Okay, I admit it—blatant hyperbole is not exactly fitting for professional writing. In my defense, we’re in the midst of an editorial cycle for the next issue of the Business Intelligence Journal, so the special joy of reading a clean, concise, and—above all—well-organized article is especially relevant. With that in mind….
Telling Stories About Storytelling
Storytelling is big these days—we publish about data storytelling, start-up incubators advise entrepreneurs on the importance of their organizational story, and ongoing events like The Moth reassure everyone that they have a story to tell. That’s great. Everyone loves a good story. Here’s why that matters:
- Your article must have a story to tell.
- Your article must be written in a way that tells that story.
Your Story to Tell
No one sits down to write an article unless they have something they want to say. Obvious when written just that way, but sometimes elusive when sitting at the keyboard. So absolute Step 1 is to Know Your Story. To put it another way, “what’s your point?”
A good story for an article can be written in a single sentence that should fit comfortably on a 3×3 Post-It note—maybe an index card. No more. If it doesn’t fit, it’s too big a topic. This doesn’t mean that you won’t be able to flesh out your point with side points and other writerly flourishes. It just means that your point—your story—should be that clear and concise. For example, here’s a once-sentence story from a recent Journal article:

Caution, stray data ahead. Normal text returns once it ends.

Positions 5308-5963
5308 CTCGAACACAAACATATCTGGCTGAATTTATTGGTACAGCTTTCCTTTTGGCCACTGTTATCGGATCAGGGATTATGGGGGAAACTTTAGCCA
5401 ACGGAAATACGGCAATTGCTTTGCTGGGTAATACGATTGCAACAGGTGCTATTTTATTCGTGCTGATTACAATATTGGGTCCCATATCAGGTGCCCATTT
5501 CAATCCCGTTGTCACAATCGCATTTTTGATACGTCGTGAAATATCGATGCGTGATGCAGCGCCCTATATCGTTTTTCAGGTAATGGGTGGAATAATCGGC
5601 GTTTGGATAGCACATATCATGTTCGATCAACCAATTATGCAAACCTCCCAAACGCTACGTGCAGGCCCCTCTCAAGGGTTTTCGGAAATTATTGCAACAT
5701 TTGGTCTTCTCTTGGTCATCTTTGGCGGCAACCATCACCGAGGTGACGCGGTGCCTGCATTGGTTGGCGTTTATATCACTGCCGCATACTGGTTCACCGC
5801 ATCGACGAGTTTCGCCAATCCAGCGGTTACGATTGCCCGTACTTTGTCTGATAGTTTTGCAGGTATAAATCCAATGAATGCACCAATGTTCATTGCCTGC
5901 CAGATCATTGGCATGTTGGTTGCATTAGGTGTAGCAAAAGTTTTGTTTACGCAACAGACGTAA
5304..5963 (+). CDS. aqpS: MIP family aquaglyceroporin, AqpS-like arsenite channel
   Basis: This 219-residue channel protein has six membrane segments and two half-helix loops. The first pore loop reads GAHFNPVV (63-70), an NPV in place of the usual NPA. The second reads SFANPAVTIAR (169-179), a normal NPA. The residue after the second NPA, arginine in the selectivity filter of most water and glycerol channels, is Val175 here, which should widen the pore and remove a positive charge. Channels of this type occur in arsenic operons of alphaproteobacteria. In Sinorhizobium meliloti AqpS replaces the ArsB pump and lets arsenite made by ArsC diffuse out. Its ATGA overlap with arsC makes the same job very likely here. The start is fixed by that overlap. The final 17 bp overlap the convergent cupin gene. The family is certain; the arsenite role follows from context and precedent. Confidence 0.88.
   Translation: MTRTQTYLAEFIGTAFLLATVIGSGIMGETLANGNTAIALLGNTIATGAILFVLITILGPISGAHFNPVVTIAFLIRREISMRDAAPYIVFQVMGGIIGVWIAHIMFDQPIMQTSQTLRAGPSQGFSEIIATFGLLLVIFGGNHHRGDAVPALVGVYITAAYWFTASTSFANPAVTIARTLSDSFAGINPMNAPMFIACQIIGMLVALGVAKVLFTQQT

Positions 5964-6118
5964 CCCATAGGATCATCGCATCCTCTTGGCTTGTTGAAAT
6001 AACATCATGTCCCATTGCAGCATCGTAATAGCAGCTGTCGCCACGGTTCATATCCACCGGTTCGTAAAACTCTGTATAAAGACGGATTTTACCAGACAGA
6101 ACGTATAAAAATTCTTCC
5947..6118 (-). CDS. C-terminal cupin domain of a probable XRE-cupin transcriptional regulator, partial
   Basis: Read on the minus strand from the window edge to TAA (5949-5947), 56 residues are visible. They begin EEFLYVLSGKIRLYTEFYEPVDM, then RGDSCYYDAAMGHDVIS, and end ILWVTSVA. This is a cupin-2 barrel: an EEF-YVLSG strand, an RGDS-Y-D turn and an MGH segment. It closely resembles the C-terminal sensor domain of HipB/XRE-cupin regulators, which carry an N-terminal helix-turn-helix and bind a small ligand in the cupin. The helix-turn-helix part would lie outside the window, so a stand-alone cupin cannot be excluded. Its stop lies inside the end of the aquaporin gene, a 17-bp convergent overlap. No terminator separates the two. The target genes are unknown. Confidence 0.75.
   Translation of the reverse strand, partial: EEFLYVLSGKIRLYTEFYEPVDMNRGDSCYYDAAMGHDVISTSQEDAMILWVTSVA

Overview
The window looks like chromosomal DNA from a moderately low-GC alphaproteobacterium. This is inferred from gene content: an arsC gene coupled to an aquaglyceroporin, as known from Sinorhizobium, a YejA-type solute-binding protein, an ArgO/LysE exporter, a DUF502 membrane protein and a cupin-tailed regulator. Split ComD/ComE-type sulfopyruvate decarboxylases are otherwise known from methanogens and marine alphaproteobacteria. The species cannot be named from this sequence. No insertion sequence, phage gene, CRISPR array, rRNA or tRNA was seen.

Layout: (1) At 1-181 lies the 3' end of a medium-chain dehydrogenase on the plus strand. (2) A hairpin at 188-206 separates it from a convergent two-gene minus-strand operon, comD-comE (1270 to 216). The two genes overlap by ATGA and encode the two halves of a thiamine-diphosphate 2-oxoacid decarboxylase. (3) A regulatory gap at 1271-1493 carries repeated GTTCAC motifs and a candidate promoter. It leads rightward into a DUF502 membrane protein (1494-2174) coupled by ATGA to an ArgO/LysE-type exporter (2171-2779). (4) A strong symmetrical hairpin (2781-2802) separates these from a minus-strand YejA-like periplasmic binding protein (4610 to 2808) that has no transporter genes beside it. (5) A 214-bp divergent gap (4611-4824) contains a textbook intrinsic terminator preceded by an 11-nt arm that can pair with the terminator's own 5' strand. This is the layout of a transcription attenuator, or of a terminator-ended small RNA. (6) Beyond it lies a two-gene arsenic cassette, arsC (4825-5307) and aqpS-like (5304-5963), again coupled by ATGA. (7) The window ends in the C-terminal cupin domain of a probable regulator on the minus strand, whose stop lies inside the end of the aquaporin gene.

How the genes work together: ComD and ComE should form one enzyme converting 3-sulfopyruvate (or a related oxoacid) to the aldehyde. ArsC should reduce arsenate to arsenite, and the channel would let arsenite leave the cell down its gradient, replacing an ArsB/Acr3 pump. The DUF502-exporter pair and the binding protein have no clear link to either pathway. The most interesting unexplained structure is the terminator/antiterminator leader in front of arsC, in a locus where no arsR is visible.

This is how we use social media methods to provide sales analytics and why.
That’s it. Everything in the article relates to that one sentence. It would fit on that Post-It with room to spare. That’s how well you should know why you’re writing your article.
How to Tell Your Story
Many, many years ago, I took a class where I learned two things:
- A plot is “a series of events in a particular order for a reason.”
- A story without a plot isn’t a story.
Once you’ve got your one-sentence story, you’ve automatically got your plot. Your plot is whatever series of events allows you to tell your story—which, as we discussed, is the reason you are writing your article.
There are many tried-and-true approaches to plotting, most of which can be found by a quick web search. This one is my favorite:
This is what it was like. This is what we did. This is how it got better.
An alternate version of the same story is:
This is what it was like. This is what we should have done.
This is how it got worse.
Naturally, the first variant is a bit more optimistic, but they’re equally instructional.
A few other variations are:
This is your problem. This is our solution.
This is the proof that it is the solution.
This is the situation. This is what I did.
If I knew then what I know now…
You get the idea. In all of these examples, the first sentence of the plot is your Post-It note reason for writing. The second and third sentences are whatever supporting information you need to fill in those parts of the plot. As you write—and especially as you edit—you should be checking every sentence to make sure that it is (A) part of the story (meaning directly related to your reason for writing), and (B) part of the plot (meaning directly related to one of the sentences in your chosen plot variation). Anything that doesn’t meet both A and B is deleted.